George Osborne has announced a sugar tax on the soft drinks industry as part of the 2016 Budget. 

Soft drinks manufacturers will be taxed according to the volume of the sugar-sweetened drinks they produce or import. 

Drinks will fall into two bands: one for total sugar content above 5g per 100ml, and a second, higher band for the most sugary drinks with more than 8g per 100ml.

The tax will come into force in two year's time in order to give companies time to change the ingredients of their products. 

The measure will raise an estimated £520million a year, and will be spent on doubling funding for sport in primary schools. Secondary schools will meanwhile be encouraged to offer more sport as part of longer school days. 

Pure fruit juices and milk-based drinks will be excluded, as well as small producers.

As he announced the measure, Mr Osborne cited the fact that 5-year-old children are consuming their bodyweight in sugar every year, and experts predict that within a generation more than half of all boys and 70 per cent of girls could be overweight or obese.

He said: “I am not prepared to look back at my time here in this Parliament, doing this job and say to my children's generation 'I'm sorry. We knew there was a problem with sugary drinks. We knew it caused disease. But we ducked the difficult decisions and we did nothing'.”

The tax comes after campaigners pushed for a levy on sugar to cut obesity rates. 

Chef Jamie Oliver, who has also campaigned for quality school dinners, was among those to welcome the tax.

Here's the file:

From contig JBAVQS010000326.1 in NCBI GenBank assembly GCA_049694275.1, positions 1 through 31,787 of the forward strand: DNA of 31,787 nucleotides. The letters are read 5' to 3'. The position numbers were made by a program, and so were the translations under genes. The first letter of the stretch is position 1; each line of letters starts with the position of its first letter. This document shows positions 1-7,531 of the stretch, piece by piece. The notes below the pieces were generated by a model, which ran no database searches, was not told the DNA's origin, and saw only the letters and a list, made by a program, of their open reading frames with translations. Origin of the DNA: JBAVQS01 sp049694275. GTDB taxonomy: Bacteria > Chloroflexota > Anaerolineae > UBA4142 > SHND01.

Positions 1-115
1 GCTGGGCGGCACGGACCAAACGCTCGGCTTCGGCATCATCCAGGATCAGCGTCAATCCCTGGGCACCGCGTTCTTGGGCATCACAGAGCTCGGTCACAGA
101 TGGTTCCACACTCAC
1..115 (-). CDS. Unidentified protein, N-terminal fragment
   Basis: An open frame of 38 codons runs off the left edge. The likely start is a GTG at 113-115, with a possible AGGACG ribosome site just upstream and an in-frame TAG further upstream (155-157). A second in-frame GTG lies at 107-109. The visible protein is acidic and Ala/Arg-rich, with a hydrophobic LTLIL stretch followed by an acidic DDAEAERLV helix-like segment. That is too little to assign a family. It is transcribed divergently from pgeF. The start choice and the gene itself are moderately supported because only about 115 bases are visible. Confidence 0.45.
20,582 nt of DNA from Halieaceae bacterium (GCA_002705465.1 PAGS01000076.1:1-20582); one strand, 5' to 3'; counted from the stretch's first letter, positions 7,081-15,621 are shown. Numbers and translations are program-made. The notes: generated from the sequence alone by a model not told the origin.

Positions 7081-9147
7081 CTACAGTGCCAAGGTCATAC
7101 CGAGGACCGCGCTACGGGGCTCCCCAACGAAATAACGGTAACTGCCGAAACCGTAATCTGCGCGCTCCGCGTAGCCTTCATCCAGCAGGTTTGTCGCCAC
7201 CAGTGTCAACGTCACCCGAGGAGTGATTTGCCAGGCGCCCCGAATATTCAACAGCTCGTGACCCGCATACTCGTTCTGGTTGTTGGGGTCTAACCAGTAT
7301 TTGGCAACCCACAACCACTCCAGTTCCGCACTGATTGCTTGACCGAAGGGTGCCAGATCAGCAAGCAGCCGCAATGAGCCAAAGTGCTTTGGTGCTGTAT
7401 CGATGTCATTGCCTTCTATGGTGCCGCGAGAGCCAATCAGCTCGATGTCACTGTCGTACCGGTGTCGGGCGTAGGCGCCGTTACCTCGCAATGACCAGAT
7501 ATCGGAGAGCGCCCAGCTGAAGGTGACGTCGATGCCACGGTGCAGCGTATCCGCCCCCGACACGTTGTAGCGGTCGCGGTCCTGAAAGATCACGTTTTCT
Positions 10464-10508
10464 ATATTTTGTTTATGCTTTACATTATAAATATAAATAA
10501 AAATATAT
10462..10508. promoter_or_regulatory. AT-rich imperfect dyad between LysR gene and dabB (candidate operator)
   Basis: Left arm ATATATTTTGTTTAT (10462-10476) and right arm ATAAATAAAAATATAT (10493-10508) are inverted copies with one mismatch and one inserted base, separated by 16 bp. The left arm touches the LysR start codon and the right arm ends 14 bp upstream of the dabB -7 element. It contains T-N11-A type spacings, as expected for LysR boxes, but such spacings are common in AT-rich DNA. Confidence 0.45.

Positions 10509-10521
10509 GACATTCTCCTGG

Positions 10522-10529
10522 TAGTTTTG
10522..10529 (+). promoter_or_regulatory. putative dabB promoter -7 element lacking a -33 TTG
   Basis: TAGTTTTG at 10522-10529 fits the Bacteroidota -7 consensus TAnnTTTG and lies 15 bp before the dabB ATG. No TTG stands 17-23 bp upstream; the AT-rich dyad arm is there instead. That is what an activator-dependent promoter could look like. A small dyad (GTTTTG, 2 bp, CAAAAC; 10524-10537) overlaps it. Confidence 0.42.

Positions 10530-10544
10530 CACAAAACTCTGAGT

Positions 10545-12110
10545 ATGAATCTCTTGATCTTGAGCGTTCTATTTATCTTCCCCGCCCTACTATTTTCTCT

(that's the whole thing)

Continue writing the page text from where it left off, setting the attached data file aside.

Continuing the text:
Malcolm Clark, co-ordinator of the Children’s Food Campaign, told The Independent: "This is a really important victory for children’s health. Not only will this tax on sugary drinks encourage people to shift towards healthier drinks, but it sends out a wider message about our need to cut down on sugar, and for businesses to reduce the sugar in their products."

"The Chancellor has taken a bold step in what we hope will be a key pillar of the Government’s forthcoming Childhood Obesity Strategy.

But he stressed that more needs to be done: "On its own, a sugary drinks tax won’t solve the UK’s childhood obesity crisis, which is why it needs to be coupled with robust restrictions on unhealthy food marketing online and across all forms of media, including a 9pm watershed for TV advertising of junk food, alongside a series of other measures on reformulation, labelling and the provision of healthier, more sustainable food in our communities."

The tax falls short of recent calls from the The National Obesity Forum for a 50 per cent tax on sugar to dramatically change what people eat, after Public Health England previously proposed a 20 per cent rate.

Professor Graham MacGregor, Chair of Action on Sugar commented: "We are delighted to see in today’s budget announcement that the government will be introducing a new sugar levy on soft drinks which will be used to double the funding they dedicate to sport in every primary school.

"However, for this to be effective it’s imperative that the levy is at least 20 per cent on all sugar-sweetened soft drinks and confectionary and escalate thereafter if companies do not comply to reformulation targets – and this must be implemented immediately.

"The country is still eagerly awaiting for David Cameron to announce his long over due childhood obesity strategy and he now has a unique opportunity to produce a coherent, structured evidence-based plan based on our six key recommendations, which includes food and drink reformulation, to prevent obesity, type 2 diabetes and tooth decay."

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